Bible v. Social Security Administration Commissioner

Filing 14

MEMORANDUM OPINION. Signed by Honorable Erin L. Wiedemann on July 3, 2017. (rg)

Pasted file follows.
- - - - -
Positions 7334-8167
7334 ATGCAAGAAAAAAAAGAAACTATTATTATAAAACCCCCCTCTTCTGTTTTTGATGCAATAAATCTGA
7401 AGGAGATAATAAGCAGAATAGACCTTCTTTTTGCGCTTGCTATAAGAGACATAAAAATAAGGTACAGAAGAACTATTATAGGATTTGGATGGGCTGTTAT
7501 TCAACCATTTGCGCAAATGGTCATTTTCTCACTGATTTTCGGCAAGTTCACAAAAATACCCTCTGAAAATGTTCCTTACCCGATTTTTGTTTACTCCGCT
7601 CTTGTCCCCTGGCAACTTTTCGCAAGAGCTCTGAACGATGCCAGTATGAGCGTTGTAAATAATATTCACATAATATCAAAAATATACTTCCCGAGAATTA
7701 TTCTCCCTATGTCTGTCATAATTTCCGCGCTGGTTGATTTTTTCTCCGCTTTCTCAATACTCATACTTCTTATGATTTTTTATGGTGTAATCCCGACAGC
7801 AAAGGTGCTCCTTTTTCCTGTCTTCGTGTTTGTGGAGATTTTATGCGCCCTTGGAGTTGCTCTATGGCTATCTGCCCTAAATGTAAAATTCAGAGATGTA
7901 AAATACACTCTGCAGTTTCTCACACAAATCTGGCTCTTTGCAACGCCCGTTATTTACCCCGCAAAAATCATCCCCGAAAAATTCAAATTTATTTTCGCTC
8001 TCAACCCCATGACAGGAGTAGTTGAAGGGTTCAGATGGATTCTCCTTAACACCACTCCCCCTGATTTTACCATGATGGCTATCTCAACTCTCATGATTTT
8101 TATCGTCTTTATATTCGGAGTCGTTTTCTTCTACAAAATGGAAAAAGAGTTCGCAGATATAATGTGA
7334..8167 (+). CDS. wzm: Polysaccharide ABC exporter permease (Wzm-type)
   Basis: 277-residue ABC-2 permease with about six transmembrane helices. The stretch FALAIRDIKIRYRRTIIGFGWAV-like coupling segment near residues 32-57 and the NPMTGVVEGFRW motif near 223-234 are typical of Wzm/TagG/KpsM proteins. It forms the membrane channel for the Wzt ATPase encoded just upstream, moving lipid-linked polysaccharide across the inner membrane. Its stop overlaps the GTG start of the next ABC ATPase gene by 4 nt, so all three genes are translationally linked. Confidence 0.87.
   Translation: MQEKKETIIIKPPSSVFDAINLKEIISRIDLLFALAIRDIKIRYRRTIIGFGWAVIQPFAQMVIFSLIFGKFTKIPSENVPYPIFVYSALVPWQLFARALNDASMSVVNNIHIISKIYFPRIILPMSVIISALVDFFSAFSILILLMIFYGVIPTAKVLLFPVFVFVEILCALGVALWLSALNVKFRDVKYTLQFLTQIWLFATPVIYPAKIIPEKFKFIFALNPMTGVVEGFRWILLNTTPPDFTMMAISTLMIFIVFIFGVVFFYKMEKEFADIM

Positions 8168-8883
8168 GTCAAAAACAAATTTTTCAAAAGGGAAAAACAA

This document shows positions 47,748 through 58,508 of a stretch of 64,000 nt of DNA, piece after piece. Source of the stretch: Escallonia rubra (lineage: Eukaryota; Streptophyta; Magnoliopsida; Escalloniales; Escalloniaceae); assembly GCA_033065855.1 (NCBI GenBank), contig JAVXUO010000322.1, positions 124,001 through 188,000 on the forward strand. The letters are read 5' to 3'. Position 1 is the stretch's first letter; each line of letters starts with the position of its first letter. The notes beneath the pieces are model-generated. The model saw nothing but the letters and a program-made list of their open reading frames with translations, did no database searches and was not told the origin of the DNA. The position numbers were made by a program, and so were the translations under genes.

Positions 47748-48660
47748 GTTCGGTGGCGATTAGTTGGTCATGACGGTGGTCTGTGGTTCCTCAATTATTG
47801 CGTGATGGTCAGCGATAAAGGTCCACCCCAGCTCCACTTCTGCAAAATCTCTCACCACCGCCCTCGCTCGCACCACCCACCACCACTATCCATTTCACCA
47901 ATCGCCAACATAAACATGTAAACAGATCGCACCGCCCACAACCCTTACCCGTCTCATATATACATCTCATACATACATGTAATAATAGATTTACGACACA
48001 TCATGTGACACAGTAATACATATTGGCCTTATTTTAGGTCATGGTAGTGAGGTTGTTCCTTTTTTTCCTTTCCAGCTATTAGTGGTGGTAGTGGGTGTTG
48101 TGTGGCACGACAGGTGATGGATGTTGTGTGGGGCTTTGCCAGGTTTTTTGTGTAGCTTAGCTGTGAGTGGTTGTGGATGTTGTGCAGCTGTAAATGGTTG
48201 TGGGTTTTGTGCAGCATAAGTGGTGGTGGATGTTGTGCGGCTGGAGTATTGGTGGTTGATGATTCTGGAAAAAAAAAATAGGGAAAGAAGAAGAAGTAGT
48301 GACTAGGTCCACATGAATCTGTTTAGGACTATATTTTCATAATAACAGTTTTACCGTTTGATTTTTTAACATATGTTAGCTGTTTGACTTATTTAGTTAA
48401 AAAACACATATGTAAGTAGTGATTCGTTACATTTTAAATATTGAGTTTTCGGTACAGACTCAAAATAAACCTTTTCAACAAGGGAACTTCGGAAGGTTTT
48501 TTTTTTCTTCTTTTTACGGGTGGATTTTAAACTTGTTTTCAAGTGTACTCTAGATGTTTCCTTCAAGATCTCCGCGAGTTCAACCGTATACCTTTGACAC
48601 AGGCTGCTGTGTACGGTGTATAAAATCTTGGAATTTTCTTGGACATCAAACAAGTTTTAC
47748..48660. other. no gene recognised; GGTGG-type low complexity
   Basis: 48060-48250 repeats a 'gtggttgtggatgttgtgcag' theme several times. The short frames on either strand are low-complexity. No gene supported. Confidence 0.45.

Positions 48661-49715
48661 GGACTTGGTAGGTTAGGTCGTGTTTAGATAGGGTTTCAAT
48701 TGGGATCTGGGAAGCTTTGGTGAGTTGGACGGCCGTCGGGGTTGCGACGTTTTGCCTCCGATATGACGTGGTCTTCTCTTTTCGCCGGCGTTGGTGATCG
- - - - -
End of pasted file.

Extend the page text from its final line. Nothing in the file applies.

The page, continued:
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IN THE UNITED STATES DISTRICT COURT WESTERN DISTRICT OF ARKANSAS FAYETTEVILLE DIVISION ARLENE BIBLE PLAINTIFF v. CIVIL NO. 16-5118 NANCY A. BERRYHILL, Acting Commissioner, Social Security Administration 1 DEFENDANT MEMORANDUM OPINION Plaintiff, Arlene Bible, brings this action pursuant to 42 U.S.C. § 405(g), seeking judicial review of a decision of the Commissioner of the Social Security Administration (“Commissioner”) denying her claims for a period of disability, disability insurance benefits (“DIB”), and supplemental security income (“SSI”) under the provisions of Titles II and XVI of the Social Security Act (“Act”). 42 U.S.C. §§ 423(d)(a)(A), 1382c(a)(3)(A). In this judicial review, the Court must determine whether there is substantial evidence in the administrative record to support the Commissioner's decision. See 42 U.S.C. § 405(g). I. Procedural Background: Plaintiff protectively filed her applications for DIB and SSI on September 30, 2013. (ECF No. 11, pp. 18, 263, 293). In her applications, Plaintiff alleges disability due to Raynaud’s disease, leg problems, a cyst, fainting, and headaches. (ECF No. 11, p. 267). Plaintiff alleged an onset date of January 1, 1999, which was amended at Plaintiff’s 1 Nancy A. Berryhill is now the Acting Commissioner of Social Security. Pursuant to Rule 25(d) of the Federal Rules of Civil Procedure, Nancy A. Berryhill should be substituted for Acting Commissioner Carolyn W. Colvin as the defendant in this suit. No further action needs to be taken to continue this suit by reason of the last sentence of section 205(g) of the Social Security Act, 42 U.S.C. § 405(g). 1 administrative hearing to July 1, 2013. (ECF No. 11, pp. 18, 57-58). Plaintiff’s applications were denied initially and again upon reconsideration. (ECF No. 11, pp. 67-124). Thereafter, Plaintiff requested an administrative hearing on her denied applications, and this hearing request was granted. (ECF No. 11, pp. 177-82). Plaintiff’s administrative hearing was held on December 3, 2014, in Fayetteville, Arkansas (ECF No. 9, pp. 32-54). Plaintiff appeared in person and was represented by John Williams. Id. Plaintiff and Vocational Expert (“VE”) Sarah Moore testified at this hearing. Id. At the time of this hearing, Plaintiff was fifty (50) years old, which is defined as a “person closely approaching advanced age” under 20 C.F.R. §§ 404.1563(d), 416.963(d). As for her level of education, Plaintiff has earned a GED. (ECF No. 11, p. 268). After this hearing, on August 28, 2014, the ALJ entered an unfavorable decision denying Plaintiff’s applications for DIB and SSI. (ECF No. 11, pp. 15-29). In this decision, the ALJ found Plaintiff continued to meet the insured status requirements of the Act through September 30, 2014. (ECF No. 11, p. 20, Finding 1). The ALJ found Plaintiff had not engaged in Substantial Gainful Activity (“SGA”) since July 1, 2013, her amended alleged onset date (ECF No. 11, p. 20, Finding 2). The ALJ determined Plaintiff had the following severe impairments: major depressive disorder; panic disorder; alcohol dependence; personality disorder NOS (cluster B and C traits) and a history of Raynaud’s syndrome. (ECF No. 11, p. 20-21, Finding 3). Despite being severe, the ALJ determined these impairments did not meet or medically equal the requirements of any of the Listings of Impairments in Appendix 1 to Subpart P of Part 404 (“Listings”). (ECF No. 11, pp. 21-23, Finding 4). The ALJ then considered Plaintiff’s Residual Functional Capacity (“RFC”). (ECF No. 11, pp. 23-28, Finding 5). First, the ALJ evaluated Plaintiff’s subjective complaints and found 2 her claimed limitations were not entirely credible. Id. Second, the ALJ determined Plaintiff retained the RFC to perform: a full range of work at all exertional levels but with the following nonexertional limitations: [Plaintiff] must avoid all exposure to extreme cold; [Plaintiff] can work where interpersonal contact is routine but superficial, where the complexity of tasks is learned by experience and where there may be several variables; [Plaintiff] can use judgment within limits; and [Plaintiff] can work where the supervision required is little for the routine, but detailed for nonroutine. Id. The ALJ then determined Plaintiff was able to perform her Past Relevant Work (“PRW”) as a Cashier II. (ECF No. 11, pp. 28-29, Finding 6). The ALJ therefore determined Plaintiff had not been under a disability, as defined by the Act, from July 1, 2013, Plaintiff’s amended alleged onset date, through January 23, 2015, the date of the ALJ’s decision. (ECF No. 11, p. 29, Finding 7). Thereafter, on February 18, 2015, Plaintiff requested a review by the Appeals Council (ECF. No. 11, pp. 13-14). The Appeals Council denied this request on March 25, 2016. (ECF No. 11, pp. 5-11). On May 27, 2016, Plaintiff filed the present appeal with this Court. (ECF No. 1). The parties consented to the jurisdiction of this Court on June 23, 2016. (ECF No. 7). This case is now ready for decision. II. Applicable Law: This Court’s role is to determine whether substantial evidence supports the Commissioner’s findings. Vossen v. Astrue, 612 F.3d 1011, 1015 (8th Cir. 2010). Substantial evidence is less than a preponderance but it is enough that a reasonable mind would find it adequate to support the Commissioner’s decision. Teague v. Astrue, 638 F.3d 611, 614 (8th Cir. 2011). We must affirm the ALJ’s decision if the record contains substantial evidence to support it. Blackburn v. Colvin, 761 F.3d 853, 858 (8th Cir. 2014). As long as there is 3 substantial evidence in the record that supports the Commissioner’s decision, the court may not reverse it simply because substantial evidence exists in the record that would have supported a contrary outcome, or because the court would have decided the case differently. Miller v. Colvin, 784 F.3d 472, 477 (8th Cir. 2015). In other words, if after reviewing the record it is possible to draw two inconsistent positions from the evidence and one of those positions represents the findings of the ALJ, we must affirm the ALJ’s decision. Id. A claimant for Social Security disability benefits has the burden of proving her disability by establishing a physical or mental disability that has lasted at least one year and that prevents her from engaging in any substantial gainful activity. Pearsall v. Massanari, 274 F.3d 1211, 1217 (8th Cir. 2001); See also 42 U.S.C. §§ 423(d)(1)(A), 1382c(a)(3)(A). The Act defines “physical or mental impairment” as “an impairment that results from anatomical, physiological, or psychological abnormalities which are demonstrable by medically acceptable clinical and laboratory diagnostic techniques.” 42 U.S.C. §§ 423(d)(3), 1382c(a)(3)(D). A Plaintiff must show that her disability, not simply her impairment, has lasted for at least twelve consecutive months. The Commissioner’s regulations require her to apply a five-step sequential evaluation process to each claim for disability benefits: (1) whether the claimant has engaged in substantial gainful activity since filing her claim; (2) whether the claimant has a severe physical and/or mental impairment or combination of impairments; (3) whether the impairment(s) meet or equal an impairment in the listings; (4) whether the impairment(s) prevent the claimant from doing past relevant work; and, (5) whether the claimant is able to perform other work in the national economy given his age, education, and experience. See 20 C.F.R. §§ 404.1520(a)(4), 416.920(a)(4). Only if she reaches the final stage does the fact finder consider Plaintiff’s age, 4 education, and work experience in light of his residual functional capacity. See McCoy v. Schweiker, 683 F.2d 1138, 1141-42 (8th Cir. 1982), abrogated on other grounds by Higgins v. Apfel, 222 F.3d 504, 505 (8th Cir. 2000); 20 C.F.R. §§ 404.1520(a)(4)(v), 416.920(a)(4)(v). III. Discussion: Plaintiff raises a single issue on appeal, that the ALJ failed to properly consider Plaintiff’s longitudinal history of GAF scores in assessing her RFC. (ECF No. 12). RFC is the most a person can do despite that person’s limitations. 20 C.F.R. '' 404.1545, 416.945. A disability claimant has the burden of establishing his or her RFC. Vossen v. Astrue, 612 F. 3d 1011, 1016 (8th Cir. 2010). “The ALJ determines a claimant’s RFC based on all relevant evidence in the record, including medical records, observations of treating physicians and others, and the claimant=s own descriptions of his or her limitations.” Jones v. Astrue, 619 F.3d 963, 971 (8th Cir. 2010); Davidson v. Astrue, 578 F.3d 838, 844 (8th Cir. 2009). Limitations resulting from symptoms such as pain are also factored into the assessment. 20 C.F.R. '' 404.1545(a)(3), 416.945(a)(3). The United States Court of Appeals for the Eighth Circuit has held that a “claimant’s residual functional capacity is a medical question.” Miller v. Colvin, 784 F.3d 472, 479 (8th Cir. 2015) (citing Lauer v. Apfel, 245 F.3d 700, 704 (8th Cir. 2001). Therefore, an ALJ=s determination concerning a claimant’s RFC must be supported by medical evidence that addresses the claimant’s ability to function in the workplace. Perks v. Astrue, 687 F.3d 1086, 1092 (8th Cir. 2012). A GAF score is a numerical assessment between zero and one hundred that reflects a mental health examiner’s judgment of an individual’s social, occupational, and psychological function. Kluesner v. Astrue, 607 F.3d 533, 535 (8th Cir. 2010); Jones v. Astrue, 619 F.3d 963, 973 (8th Cir. 2010) (“The GAF score is a subjective determination that represents ‘the 5 clinician’s judgment of an individual’s overall level of functioning’”) (internal citation omitted). We have long held that, while occasionally helpful, a particular GAF score does not warrant a finding of disability, and a failure to analyze GAF scores alone is not proper grounds to reverse a disability determination. Jones at 973. (citing with approval cases from the United States Court of Appeals, Sixth Circuit) (internal citation and quotation omitted). The Court is cognizant of cases where the Eighth Circuit has held that GAF scores, especially those at or below 40, must be carefully evaluated when determining a claimant’s RFC. See, e.g., Conklin v. Astrue, 360 F. App’x. 704, 707 (8th Cir. 2010) (reversing and remanding in part because the ALJ failed to consider a claimant’s GAF scores of 35 and 40); Pates-Fires v. Astrue, 564 F.3d 935, 944-45 (8th Cir. 2009) (holding that the ALJ’s RFC finding was not supported by substantial evidence in the record as a whole, in part due to the ALJ’s failure to discuss or consider numerous GAF scores below 50). We return to the primary charge of this Court, however, and as long as there is substantial evidence in the record that supports the Commissioner’s decision, the court may not reverse it simply because substantial evidence exists in the record that would have supported a contrary outcome, or because the court would have decided the case differently. Miller v. Colvin, 784 F.3d 472, 477 (8th Cir. 2015). As the Eighth Circuit has long held, we must affirm the ALJ’s decision if, after reviewing the record, it is possible to draw two inconsistent positions from the evidence and one of those positions represents the findings of the ALJ. Id. In the present case, The ALJ’s RFC determination is supported by substantial evidence in the record as a whole, despite the ALJ’s failure to discuss Plaintiff’s specific GAF scores. Plaintiff began treatment at Ozark Guidance on March 27, 2014, eight months after her alleged onset date. (ECF No. 11, pp. 401-412); See Moad v. Massanari, 260 F.3d 887, 892 (8th Cir. 6 2001) (In assessing credibility, the Court noted that Plaintiff had not sought treatment from any physician in the seven months prior to the administrative hearing). Plaintiff endorsed on multiple occasions throughout her treatment that her alleged mental health impairments had initially presented as early as the age of seven years old and persisted through her working years. (ECF No. 11, pp. 401-405, 414, 425, 702). See Goff v. Barnhart, 421 F.3d 785, 792-93 (8th Cir. 2005) (Continuing to work with alleged impairments and an absence of evidence of significant deterioration in a claimant’s condition demonstrates the impairments are not disabling in the present). She testified that she stopped working because the facility she was working at closed and she never acquired a new job. (ECF No. 11, p. 58); See Goff, at 792-93 (“Courts have found it relevant to credibility when a claimant leaves work for reasons other than her medical condition”). The Court also notes that Plaintiff did not allege any mental health impairments in her disability applications. See Dunahoo v. Apfel, 241 F.3d 1033, 1039 (8th Cir. 2001) (The fact that the claimant did not allege depression on the benefits application is significant, even if evidence of depression was later developed). Plaintiff testified as follows: Q A Q A Q A Q A Q A Q A How often do you go to Ozark Guidance Center? It’s down to about once a month. Okay. What have you been diagnosed with? Diagnosed? Yes. I don’t have a diagnosis yet, she didn’t diagnosis me much. I went and saw the doctor and I got some anti-depressants and anxiety pills. Well, they’ve told you that you have depression, is that right? Yeah. And post traumatic stress disorder? No, the words, those never came out. Okay. I’m assuming that’s what it has to be. Id. Her testimony demonstrates that she did not know what mental impairments her treatment providers had diagnosed her with at the time of her hearing despite all of her treatment, save a 7 single appointment in January of 2015, occurring between March 27, 2014, and Plaintiff’s administrative hearing on December 3, 2014. (ECF No. 11, p. 61). Plaintiff first sought treatment at Ozark Guidance on March 27, 2014. (ECF No. 11, pp. 401-412). Her primary Axis I diagnosis was posttraumatic stress disorder. (ECF No. 11, p. 408). She also had a secondary Axis I diagnosis, which was alcohol abuse, continuous, and a tertiary Axis I diagnosis of depressive disorder not otherwise specified. Id. On Axis II, Plaintiff was diagnosed with borderline personality disorder. Id. On Axis III, Plaintiff was diagnosed with Raynaud’s syndrome. Id. On Axis IV, the examiner identified Plaintiff had problems related to her primary support group and her social environment as well as occupational and economic problems. Id. On Axis V, Plaintiff was assigned a GAF score of 44. Id. These diagnoses were established in Plaintiff’s Master Treatment Plan and were carried forward throughout all of Plaintiff’s treatment. (ECF No. 11, pp. 401-27, 697-713). On July 28, 2014, Plaintiff’s treatment provider began noting Plaintiff was making “some progress” and listed her prognosis as “fair.” (ECF No. 11, p. 421). Further progress was noted on September 12, 2014. (ECF No. 11, p. 425). On October 6, 2014, her treatment provider noted “steady progress, some reduction in anxiety observed.” (ECF No. 11, pp. 427, 707). A psychiatric examination was performed on October 7, 2014. (ECF No. 11, pp. 697700). Plaintiff’s thought process was logical, although racing, her associations were intact and she reported no delusions or hallucinations. Id. Despite a labile and tearful affect and sad, repressed, and anxious mood, Plaintiff exhibited normal orientation to person, place, time, and circumstance, as well as normal memory, attention and concentration, judgment and insight, language, and she possessed an average fund of knowledge. Id. Another psychiatric examination on January 24, 2015, revealed only normal findings except that Plaintiff was 8 described as restless and fidgety and that her mood was sad and anxious. (ECF No. 11, pp. 711-713). Plaintiff attended a consultative examination with Dr. Efird on December 11, 2013, approximately three months prior to receiving services at Ozark Guidance. (ECF No. 11, pp. 387-90). Plaintiff denied having received inpatient or outpatient mental health services in the past. (ECF No. 11, p. 387). Dr. Efird noted Plaintiff exhibited a sad and anxious mood and a distressed and tearful affect. Id. a 388. Her speech was normal. Id. Her thought processes were logical, relevant, and goal directed. Id. She was alert and oriented to person, place, and time. Id. Dr. Efird diagnosed Plaintiff as follows: Axis I: major depressive disorder, moderate; panic disorder, without agoraphobia; alcohol dependence Axis II: personality disorder NOS (cluster B and C traits) Axis V: 50-60 Id. at 389. Dr. Efird opined Plaintiff communicated in a manner that was reasonably intelligible, effective, and socially adequate. Id. at 390. He determined Plaintiff could perform basic cognitive tasks required for basic work activities and maintained the mental capacity to persist with tasks if desired and complete basic work tasks in a reasonable time frame. Id. The ALJ’s RFC determination is consistent with both Dr. Efird’s opinion and the substance of Plaintiff’s psychiatric evaluations and treatment notes at Ozark Guidance. The ALJ determined Plaintiff “can work where interpersonal contact is routine but superficial, where the complexity of tasks is learned by experience and where there may be several variables; [she] can use judgment within limits; and [she] can work where the supervision required is little for the routine, but detailed for non-routine.” Dr. Efird’s opinion and the treatment notes from Ozark Guidance are substantial evidence which support the ALJ’s RFC determination. Regardless of the analysis of any individual GAF score, as long as there is 9 substantial evidence in the record that supports the Commissioner’s decision, the court may not reverse it simply because other substantial evidence exists in the record that would have supported a contrary outcome. Miller at 477. Even if this Court independently analyzed Plaintiff’s individual GAF scores and were able to draw an inconsistent position from the other evidence, we must affirm the ALJ’s decision when one of those positions represents the findings of the ALJ. Id. Based on the foregoing, this Court finds the ALJ did not commit reversible error by failing to analyze Plaintiff’s GAF scores, and that substantial evidence in the record as a whole supports the ALJ’s RFC determination. IV. Conclusion: Accordingly, having carefully reviewed the record, the undersigned finds substantial evidence supporting the ALJ's decision denying the Plaintiff benefits, and thus the decision is hereby affirmed. The undersigned further finds that the Plaintiff’s Complaint should be, and is hereby dismissed with prejudice. IT IS SO ORDERED this 3rd day of July, 2017. /s/ Erin L. Wiedemann HON. ERIN L. WIEDEMANN UNITED STATES MAGISTRATE JUDGE 10